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Ask Doctor English
Your ESL and English language learning specialist. Ask Dr. English whatever you like about the English language.

Friday, December 02, 2005


Here is a chance for you to have your questions answered by Doctor English. Today’s question is:

How do you pronounce the “TH” in many words?

Pronunciation of the English language can be a challenge, which is why this is a great question to ask. As with many constant sounds, “TH” can be voiced or unvoiced. (If you are not sure of the difference between voiced and unvoiced, voiced sounds are like “B” and “V” and unvoiced are like “P” and “F”). The voiced “TH” is in words such as in this, their, they. The unvoiced “TH” is in words such as in thick, fifth and tooth. Notice the difference in your tongue when you pronounce the voiced or unvoiced form.

The difficulty however, is knowing when to pronounce the voiced or the unvoiced “TH”. This depends on the position of “TH” in the word. In the initial position, the "TH" is voiced in function words such as pronouns, articles, and demonstrative adjectives (they, them, etc.). In the medial position, it is voiced when followed by "er" or a final silent "e" (feather, mother, etc.). In the final position it is voiceless with one exception: "smooth". Keep in mind, that in English there are always exceptions to the rule!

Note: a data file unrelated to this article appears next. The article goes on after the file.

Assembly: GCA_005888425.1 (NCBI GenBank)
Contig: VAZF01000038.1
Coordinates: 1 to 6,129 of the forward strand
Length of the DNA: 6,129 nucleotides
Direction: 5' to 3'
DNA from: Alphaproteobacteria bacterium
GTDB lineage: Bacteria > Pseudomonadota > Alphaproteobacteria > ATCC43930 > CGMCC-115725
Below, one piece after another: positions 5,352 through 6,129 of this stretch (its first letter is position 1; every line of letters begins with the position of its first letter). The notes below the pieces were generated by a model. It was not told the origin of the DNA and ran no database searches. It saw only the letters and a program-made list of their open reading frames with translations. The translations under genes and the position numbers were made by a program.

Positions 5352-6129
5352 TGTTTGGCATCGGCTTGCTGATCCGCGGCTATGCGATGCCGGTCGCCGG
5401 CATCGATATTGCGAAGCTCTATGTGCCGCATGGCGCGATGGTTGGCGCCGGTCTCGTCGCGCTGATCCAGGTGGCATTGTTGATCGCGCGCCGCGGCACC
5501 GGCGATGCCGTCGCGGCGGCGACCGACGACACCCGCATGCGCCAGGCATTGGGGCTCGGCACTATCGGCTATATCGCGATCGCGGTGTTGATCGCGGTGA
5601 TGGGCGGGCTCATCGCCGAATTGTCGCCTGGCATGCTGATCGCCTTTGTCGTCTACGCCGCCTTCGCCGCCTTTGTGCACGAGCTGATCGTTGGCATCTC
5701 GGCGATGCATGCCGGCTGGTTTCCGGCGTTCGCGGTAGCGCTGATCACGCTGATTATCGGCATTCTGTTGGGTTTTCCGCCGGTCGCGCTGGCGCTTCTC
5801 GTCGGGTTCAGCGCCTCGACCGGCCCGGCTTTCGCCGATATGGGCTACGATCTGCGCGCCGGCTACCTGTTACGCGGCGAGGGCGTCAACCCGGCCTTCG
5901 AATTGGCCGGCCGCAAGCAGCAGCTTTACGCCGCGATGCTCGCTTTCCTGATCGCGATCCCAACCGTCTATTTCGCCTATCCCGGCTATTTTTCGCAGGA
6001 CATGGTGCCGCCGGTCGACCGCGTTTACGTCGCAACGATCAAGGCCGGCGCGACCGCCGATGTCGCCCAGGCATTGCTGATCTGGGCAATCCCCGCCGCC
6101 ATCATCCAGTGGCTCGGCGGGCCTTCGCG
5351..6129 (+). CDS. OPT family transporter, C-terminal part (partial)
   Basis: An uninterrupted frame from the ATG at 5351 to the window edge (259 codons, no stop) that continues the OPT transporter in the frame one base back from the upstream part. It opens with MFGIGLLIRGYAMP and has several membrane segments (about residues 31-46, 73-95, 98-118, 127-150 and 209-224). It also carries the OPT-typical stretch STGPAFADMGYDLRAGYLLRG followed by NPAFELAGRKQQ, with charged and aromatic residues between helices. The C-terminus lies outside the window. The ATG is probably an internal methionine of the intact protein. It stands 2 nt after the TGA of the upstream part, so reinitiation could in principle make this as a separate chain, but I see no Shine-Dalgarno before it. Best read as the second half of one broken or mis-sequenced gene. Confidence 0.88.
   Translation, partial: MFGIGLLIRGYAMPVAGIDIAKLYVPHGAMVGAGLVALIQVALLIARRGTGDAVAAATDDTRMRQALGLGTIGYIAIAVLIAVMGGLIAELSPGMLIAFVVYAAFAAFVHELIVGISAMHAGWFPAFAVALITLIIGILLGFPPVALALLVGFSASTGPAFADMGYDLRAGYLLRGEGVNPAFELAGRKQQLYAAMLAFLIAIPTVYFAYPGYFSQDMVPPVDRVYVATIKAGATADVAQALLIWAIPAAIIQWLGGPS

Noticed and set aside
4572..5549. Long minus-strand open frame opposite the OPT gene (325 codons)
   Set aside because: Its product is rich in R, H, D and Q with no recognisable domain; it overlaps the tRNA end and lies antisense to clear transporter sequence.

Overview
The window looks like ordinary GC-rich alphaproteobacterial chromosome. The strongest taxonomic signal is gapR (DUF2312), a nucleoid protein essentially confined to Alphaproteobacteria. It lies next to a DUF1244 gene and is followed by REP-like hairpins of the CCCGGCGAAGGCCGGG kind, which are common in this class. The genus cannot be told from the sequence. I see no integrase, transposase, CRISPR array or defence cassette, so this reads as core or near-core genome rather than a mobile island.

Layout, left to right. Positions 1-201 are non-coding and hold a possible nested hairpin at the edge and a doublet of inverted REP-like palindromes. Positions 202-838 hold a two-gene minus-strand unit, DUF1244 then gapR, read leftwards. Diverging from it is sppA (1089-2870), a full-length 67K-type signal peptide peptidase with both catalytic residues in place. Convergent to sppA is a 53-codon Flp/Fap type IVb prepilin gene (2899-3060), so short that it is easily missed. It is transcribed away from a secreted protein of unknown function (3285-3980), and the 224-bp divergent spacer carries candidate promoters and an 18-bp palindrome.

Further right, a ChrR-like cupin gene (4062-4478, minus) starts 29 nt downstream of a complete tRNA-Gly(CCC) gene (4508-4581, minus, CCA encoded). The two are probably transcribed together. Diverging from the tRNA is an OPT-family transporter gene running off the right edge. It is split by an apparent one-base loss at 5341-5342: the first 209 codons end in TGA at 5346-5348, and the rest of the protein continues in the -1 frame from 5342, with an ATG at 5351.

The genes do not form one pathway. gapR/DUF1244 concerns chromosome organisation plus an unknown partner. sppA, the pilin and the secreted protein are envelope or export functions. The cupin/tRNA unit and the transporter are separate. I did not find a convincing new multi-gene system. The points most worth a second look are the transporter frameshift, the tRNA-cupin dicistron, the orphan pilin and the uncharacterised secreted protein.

Thank you for sending your questions. If you have any further queries, please email Doctor English at drenglish@vec.ca.


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